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More than a million Brits use illegal cannabis to treat chronic health conditions

Cannabis is used for conditions such as depression, anxiety and chronic pain

Around 1.4 million Brits are using illicit cannabis to treat chronic health conditions, a survey has found.

The YouGov poll of 10,602 adults reveals people across Britain are using cannabis therapeutically across all age groups, social classes, family groups, and genders, with almost half spending over £100 a month on their symptomatic relief. 

The Centre for Medicinal Cannabis estimates 653,456 people in the UK are using cannabis for depression, 586,188 for anxiety, 326,728 for chronic pain, 230,631 for arthritis, 182,583 for insomnia and 177,778 for post-traumatic stress disorder (PTSD).

The bulk of people treating themselves with cannabis are aged 18 to 44 (71.4%).

The poll found 80% of people treat themselves with cannabis daily or weekly, while the highest mean expenditure per month was for Parkinson’s disease (£357).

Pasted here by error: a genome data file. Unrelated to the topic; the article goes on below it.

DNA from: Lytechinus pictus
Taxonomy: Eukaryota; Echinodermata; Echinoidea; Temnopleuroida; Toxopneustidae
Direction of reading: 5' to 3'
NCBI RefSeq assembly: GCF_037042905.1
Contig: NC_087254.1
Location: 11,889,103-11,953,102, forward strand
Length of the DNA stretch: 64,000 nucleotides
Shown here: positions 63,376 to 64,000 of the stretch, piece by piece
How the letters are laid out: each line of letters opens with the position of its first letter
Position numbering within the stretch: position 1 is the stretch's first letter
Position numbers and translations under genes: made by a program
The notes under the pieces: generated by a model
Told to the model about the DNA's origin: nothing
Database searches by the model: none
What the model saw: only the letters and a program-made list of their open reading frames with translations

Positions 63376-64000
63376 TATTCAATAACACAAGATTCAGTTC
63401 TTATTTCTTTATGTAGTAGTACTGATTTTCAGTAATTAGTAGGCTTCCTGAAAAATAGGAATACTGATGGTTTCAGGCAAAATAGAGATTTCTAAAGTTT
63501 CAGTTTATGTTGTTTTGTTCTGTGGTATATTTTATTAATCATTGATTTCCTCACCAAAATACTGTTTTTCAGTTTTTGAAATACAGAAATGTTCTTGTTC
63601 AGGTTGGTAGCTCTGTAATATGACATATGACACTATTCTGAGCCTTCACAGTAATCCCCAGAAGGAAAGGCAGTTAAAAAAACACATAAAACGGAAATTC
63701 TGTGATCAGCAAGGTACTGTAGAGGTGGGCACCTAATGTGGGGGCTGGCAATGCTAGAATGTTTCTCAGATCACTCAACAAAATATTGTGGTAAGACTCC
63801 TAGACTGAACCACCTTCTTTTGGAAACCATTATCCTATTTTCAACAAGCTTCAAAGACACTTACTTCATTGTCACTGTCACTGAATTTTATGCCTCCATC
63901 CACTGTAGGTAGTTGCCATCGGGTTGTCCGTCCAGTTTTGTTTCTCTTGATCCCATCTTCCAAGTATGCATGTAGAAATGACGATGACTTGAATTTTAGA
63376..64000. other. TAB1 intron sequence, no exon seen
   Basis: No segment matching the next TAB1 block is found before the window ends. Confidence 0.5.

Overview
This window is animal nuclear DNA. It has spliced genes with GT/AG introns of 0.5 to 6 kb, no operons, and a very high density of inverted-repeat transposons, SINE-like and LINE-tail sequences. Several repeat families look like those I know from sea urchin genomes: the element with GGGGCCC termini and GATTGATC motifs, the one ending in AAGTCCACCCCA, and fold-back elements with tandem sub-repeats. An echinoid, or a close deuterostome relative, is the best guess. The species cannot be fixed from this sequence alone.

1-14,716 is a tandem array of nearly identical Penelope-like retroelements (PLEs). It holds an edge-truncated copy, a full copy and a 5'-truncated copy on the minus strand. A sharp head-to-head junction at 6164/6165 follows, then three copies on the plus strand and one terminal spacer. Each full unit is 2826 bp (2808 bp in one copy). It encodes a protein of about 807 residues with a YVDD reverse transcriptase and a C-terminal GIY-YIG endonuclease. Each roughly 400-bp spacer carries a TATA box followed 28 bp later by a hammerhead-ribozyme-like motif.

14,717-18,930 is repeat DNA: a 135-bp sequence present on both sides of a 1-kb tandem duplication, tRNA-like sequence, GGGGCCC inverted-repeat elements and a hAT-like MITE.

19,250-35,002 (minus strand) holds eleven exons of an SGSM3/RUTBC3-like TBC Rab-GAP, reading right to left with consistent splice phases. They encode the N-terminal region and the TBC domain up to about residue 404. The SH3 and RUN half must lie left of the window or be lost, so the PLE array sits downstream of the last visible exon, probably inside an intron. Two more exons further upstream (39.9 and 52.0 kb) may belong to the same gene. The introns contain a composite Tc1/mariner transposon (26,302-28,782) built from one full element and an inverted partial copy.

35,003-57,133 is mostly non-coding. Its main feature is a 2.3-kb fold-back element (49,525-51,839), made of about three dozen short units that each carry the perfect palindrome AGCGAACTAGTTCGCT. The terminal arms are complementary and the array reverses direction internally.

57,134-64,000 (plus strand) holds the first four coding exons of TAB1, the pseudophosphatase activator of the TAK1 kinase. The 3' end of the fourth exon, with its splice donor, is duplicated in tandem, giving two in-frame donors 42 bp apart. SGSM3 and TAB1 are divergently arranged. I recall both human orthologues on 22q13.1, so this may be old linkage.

As a proportion of people with a disease, the most frequent cannabis users were Huntington’s disease (41.67%), schizophrenia (41.18%), Parkinson’s disease (30.43%), autism spectrum disorder (20.39%), multiple sclerosis (19.23%), and PTSD (17.37%).

Daniel Couch, medical lead at the Centre for Medicinal Cannabis, said the data demonstrates the hidden personal, moral and societal costs of using street cannabis.

“The tried and tested drug evaluation process does not take these non-clinical and wider-societal risks into account so therefore may not be suitable for the assessment of medicinal cannabis. We must debate an adaptive onward approach for the UK,” he stated.